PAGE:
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Dr. Doris Rucks Sculpture Unveiling
September 26 @ 12:00 pm - 2:00 pm| Free
A sculpture of the late Dr. Doris Rucks, a Muskegon Community College sociology instructor for more than two decades and a community activist and human rights champion for a half century, will be unveiled during ceremonies scheduled for Wednesday, Sept. 26, on the campus.
The event, which is free and open to the public, begins at noon in Stevenson Center Room 1100. Amy Swope, director of the Foundation for Muskegon Community College, will welcome the guests. Offering remarks will be MCC President Dr. Dale K. Nesbary and David Rucks, the son of Dr. Rucks.
The ceremonies will move to the adjacent Stevenson Center courtyard, where the sculpture will be unveiled. The artwork, which was commissioned by the college, was created by MCC alumnus and artist Ari Norris.
“A passionate advocate for the power of education, Dr. Rucks challenged her students and community members alike to use their knowledge, their energies and their compassion to find solutions and to help those most in need as they struggled to help themselves,” said Nesbary. “She was a shining role model and a leader by example for two generations in our community.”
Rucks, who passed away in August 2016 at age 92, earned a master’s degree in social work from Columbia University and a doctorate in education from Michigan State University. In 1963, she began teaching sociology at MCC. In 1987, she became an associate professor of sociology at Grand Valley State University, where she was the first coordinator of the university’s Women’s Studies Program. She remained at GVSU until 1999, retiring at age 75.
In 1970, she was appointed to the Department of Social Services board for Muskegon County and remained in the position for more than 45 years through its various name changes, including the Family Independence Agency and Department of Health and Human Services.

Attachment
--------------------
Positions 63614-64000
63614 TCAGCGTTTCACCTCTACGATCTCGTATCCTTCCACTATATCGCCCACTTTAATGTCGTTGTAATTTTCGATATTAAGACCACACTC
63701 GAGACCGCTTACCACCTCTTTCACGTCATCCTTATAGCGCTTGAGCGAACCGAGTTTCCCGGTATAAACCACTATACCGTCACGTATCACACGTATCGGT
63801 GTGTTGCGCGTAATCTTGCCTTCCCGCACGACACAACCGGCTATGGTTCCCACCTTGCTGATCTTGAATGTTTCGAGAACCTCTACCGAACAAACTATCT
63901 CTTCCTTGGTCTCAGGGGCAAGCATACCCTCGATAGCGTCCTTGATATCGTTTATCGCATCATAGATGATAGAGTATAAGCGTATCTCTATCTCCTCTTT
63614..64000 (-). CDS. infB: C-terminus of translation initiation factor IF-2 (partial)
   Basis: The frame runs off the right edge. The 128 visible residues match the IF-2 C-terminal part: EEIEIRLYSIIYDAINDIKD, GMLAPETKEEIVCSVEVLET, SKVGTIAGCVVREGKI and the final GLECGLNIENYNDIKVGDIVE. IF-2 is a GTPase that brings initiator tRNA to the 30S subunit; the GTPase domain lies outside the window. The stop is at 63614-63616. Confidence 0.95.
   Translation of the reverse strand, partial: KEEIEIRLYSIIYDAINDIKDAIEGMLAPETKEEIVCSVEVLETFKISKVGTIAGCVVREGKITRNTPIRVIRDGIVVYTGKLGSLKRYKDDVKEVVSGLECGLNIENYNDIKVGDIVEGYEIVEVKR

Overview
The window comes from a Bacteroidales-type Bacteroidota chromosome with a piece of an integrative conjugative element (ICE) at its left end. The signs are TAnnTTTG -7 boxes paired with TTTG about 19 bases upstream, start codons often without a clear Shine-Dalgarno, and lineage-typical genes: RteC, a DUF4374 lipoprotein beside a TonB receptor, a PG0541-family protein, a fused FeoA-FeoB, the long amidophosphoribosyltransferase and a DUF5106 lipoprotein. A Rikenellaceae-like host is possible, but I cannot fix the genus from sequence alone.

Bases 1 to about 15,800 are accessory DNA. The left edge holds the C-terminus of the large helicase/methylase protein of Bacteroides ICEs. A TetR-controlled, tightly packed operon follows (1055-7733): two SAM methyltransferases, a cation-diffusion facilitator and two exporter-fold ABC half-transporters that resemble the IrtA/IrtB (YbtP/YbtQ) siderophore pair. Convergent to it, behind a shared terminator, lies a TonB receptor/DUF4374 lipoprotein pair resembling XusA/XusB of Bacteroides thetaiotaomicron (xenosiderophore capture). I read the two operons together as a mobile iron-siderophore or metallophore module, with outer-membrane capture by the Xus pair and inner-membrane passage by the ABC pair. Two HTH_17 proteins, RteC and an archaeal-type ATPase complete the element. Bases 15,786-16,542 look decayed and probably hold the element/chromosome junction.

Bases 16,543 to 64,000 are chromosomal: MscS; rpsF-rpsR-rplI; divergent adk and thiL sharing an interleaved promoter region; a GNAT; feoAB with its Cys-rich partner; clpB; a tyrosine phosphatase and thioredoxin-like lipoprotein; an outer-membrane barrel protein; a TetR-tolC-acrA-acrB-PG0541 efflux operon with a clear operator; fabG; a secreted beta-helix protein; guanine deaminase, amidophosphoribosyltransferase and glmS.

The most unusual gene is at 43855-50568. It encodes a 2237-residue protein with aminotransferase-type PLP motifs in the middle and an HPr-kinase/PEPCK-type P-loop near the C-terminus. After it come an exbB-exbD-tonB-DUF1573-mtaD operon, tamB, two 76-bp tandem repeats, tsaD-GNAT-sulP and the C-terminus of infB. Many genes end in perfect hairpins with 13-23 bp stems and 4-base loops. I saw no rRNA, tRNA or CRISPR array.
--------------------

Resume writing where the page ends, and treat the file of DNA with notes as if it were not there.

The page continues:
Her Muskegon activism began when she was in her 20s, when she helped found the Citizens Recreation Association to provide better housing, living conditions and recreation for black southerners who migrated to Muskegon to work in the factories during World War II. In 1949, the association transformed into the Urban League of Greater Muskegon, and equality became its focus. She remained active with the Urban League, the NAACP and Black Women’s Political Caucus. Rucks was a member of the Hackley Public Library board.
In 2009, MCC honored Rucks with its Women of Accomplishment Award. In 2013, she was presented with both the Muskegon Rotary Club’s Paul Harris Fellowship and the 103.7 Beat’s Living Legend Award. GVSU’s Positive Black Women presented her with the organization’s first-ever Trailblazer Award. In 2017, Rucks posthumously was awarded the MLK Unity Award in appreciation for her support and demonstration of justice and service to the community.